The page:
What to Do After Walking the Camino de Santiago?


I know I’ve said I don’t want to talk about the Camino trip so as not to jinx it. But it’s hard not to especially if some people are asking us if we can ‘drop by’ their side of Europe should the walk push through.  (Yes, I’m talking about you, D and S of Cornwall :) ).

So Hubby and I got to thinking about what we’d do after  (if ever) we finish our walk. After all, there’s no harm in visioning, right?

Since we’d be in the region anyway, one obvious option is to explore Galicia.  Of course, by then I’m sure we won’t have the energy to do any exploring on foot anymore! So the most practical and least tiring way to go around  would be to rent a car.  I’ve been told that it’s easy to get a car through car rental so at least that solves our problem. Once we’ve secured our ride (preferably a mini or compact car to save on gas) Hubby and I would be able to  enjoy the sights, sounds and tastes of Galicia ala Gwyneth Paltrow and Mario Batali.

It seems that there are so many things to do in this beautiful Spanish region. But given our limited time  (3 days at the most), we would probably just do the following:

Praza do Ferro in Ourense. Photo by Jose Luis Cernadas Iglesias


First, we can do a little wine tasting and tapas eating preferably in the Ribeira Sacra.  Aside from its natural wonders and important historical landmarks, the region is also well-known for its wine and delicious food.


Polbo e empanada. Photo by Rod RC.
Empanadas de diversos contenidos


Another interesting place is Axeitos, Ribeira where we can go and see the prehistoric anta or megaliths. More popularly known as Dolmen de Axeitos, these are Spanish Portal Tombs dating back to 3600 to 4000BC.


Dolmen de Axeitos. Photo by Arturo Nikolai


If we find ourselves in A Coruña (also known as Coruuna) in June, we can participate in the Bonfires of Saint John or Noite de San Xoan. The celebration dates as far back as the Celtic period and was later Christianized as St. John’s Day Eve.  Hundreds of bonfires are set ablaze, lighting up the city like a gem in the night.


Photo by J. Pereira


For our last stop, we can go see the Torre de Hércules, an ancient Roman lighthouse and a UNESCO World Heritage Monument. At 1,900 years old, it is the oldest lighthouse still in use today. There are a few myths that surround this lighthouse. And one of them involves the divine hero Hercules, after whom the lighthouse’s name was derived.

Through the millennia many mythical stories of its origin have been told. According to a myth that blends Celtic and Greco-Roman elements, the hero Hercules slew the giant tyrant Geryon after three days and three nights of continuous battle. Hercules then—in a Celtic gesture— buried the head of Geryon with his weapons and ordered that a city be built on the site. The lighthouse atop a skull and crossbones representing the buried head of Hercules’ slain enemy appears in the coat-of-arms of the city of Corunna. Source.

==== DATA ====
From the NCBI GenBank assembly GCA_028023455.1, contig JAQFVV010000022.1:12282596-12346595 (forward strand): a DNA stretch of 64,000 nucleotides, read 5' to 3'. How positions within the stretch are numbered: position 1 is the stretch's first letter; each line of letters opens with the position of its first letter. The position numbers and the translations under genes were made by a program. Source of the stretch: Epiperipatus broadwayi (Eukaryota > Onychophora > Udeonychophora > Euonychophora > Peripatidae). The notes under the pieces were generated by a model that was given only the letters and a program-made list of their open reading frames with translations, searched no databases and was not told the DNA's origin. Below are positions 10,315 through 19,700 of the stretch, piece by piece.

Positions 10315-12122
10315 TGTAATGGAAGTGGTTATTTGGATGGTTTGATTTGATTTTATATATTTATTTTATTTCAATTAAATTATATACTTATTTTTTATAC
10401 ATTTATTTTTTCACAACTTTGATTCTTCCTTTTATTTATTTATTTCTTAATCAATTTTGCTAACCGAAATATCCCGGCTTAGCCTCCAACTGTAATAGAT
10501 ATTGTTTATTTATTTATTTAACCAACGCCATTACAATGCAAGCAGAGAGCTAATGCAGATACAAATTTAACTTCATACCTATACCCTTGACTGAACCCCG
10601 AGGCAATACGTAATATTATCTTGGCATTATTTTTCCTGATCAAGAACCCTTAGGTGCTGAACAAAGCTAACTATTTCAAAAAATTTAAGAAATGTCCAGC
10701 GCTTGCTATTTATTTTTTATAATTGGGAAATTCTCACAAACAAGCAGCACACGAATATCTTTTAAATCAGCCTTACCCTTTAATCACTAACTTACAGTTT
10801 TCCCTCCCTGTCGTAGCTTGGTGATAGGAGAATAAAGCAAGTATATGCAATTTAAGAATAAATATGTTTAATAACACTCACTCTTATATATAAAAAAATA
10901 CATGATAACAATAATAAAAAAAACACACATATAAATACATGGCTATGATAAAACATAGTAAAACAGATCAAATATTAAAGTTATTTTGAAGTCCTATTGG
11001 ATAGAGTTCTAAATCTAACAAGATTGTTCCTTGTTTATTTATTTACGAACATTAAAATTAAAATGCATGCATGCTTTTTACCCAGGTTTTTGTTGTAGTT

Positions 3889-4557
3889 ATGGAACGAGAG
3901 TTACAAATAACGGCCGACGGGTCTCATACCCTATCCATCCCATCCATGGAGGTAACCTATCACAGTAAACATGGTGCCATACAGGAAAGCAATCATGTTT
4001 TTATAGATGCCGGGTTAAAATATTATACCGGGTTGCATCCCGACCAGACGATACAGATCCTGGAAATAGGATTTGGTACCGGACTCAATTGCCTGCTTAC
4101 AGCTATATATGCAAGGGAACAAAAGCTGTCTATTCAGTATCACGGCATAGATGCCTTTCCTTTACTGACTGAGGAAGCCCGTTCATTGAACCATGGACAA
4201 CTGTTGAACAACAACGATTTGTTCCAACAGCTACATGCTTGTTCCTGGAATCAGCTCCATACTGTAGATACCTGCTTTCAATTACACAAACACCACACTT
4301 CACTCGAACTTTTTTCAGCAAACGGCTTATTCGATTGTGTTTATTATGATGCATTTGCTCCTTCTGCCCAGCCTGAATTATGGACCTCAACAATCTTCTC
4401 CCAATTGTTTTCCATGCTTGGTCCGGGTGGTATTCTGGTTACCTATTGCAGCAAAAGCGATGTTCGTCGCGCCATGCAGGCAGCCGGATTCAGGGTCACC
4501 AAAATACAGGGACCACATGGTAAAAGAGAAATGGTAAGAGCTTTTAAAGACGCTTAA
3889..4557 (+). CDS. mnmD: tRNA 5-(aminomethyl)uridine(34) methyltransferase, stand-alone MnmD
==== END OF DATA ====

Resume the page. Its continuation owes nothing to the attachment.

Photo by Ramon Pineiro


Once we’ve had our fill of Galicia, we can then cross over to Cornwall in the UK to see Hubby’s sister D, her husband S and our little god daughter T.  But what to do in Cornwall?  Well that’s for another post.;)


*All photos are from Wikimedia Commons.







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5 thoughts on “What to Do After Walking the Camino de Santiago?

  1. Oh lots to do in Cornwall! =) You’ll never run out of posts to write about! We’ve got beaches, castles, loads of National Trust properties, dramatic landscapes, quaint fishing villages. There’s even a Tate gallery here – in St. Ives!

    Btw, Sarah now lives in BCN. I’m sure she’ll be happy to see both of you =)

    1. Wow, Inge! Sounds really interesting! And a Tate Gallery?! Maybe you should write a post about it! *wink, wink* Yeah, we should meet with Sarah! Pwede kayang maki-crash sa kaniya? hahaha

      1. Oh I’m sure you guys will be more than welcome to stay with her =)

        As for the Tate in St. Ives, the last time we visited was before T was born. We’ve been planning to visit again and if we do, would gladly write a post about it for Pinay Traveller =)


  2. Pilgrims walking into Santiago and continuing to the sea might be interested to know that there is a place where they can rest, read, write, and in general get ready for the journey home. It is called The Little Fox House and it is the only Post Camino Retreat (ie. not an albergue) and my private home. I am the author of four books including Pilgrimage to Heresy and St James’ Rooster the first two novelos in the Camino Chronicles series. 3 – 5 days, all included, donativo. or see Foxy’s FB page…

    1. Hi Tracy! I wish I had the time to go to your place last week when I was in SDC. Wishing you good luck on your retreat house! :)

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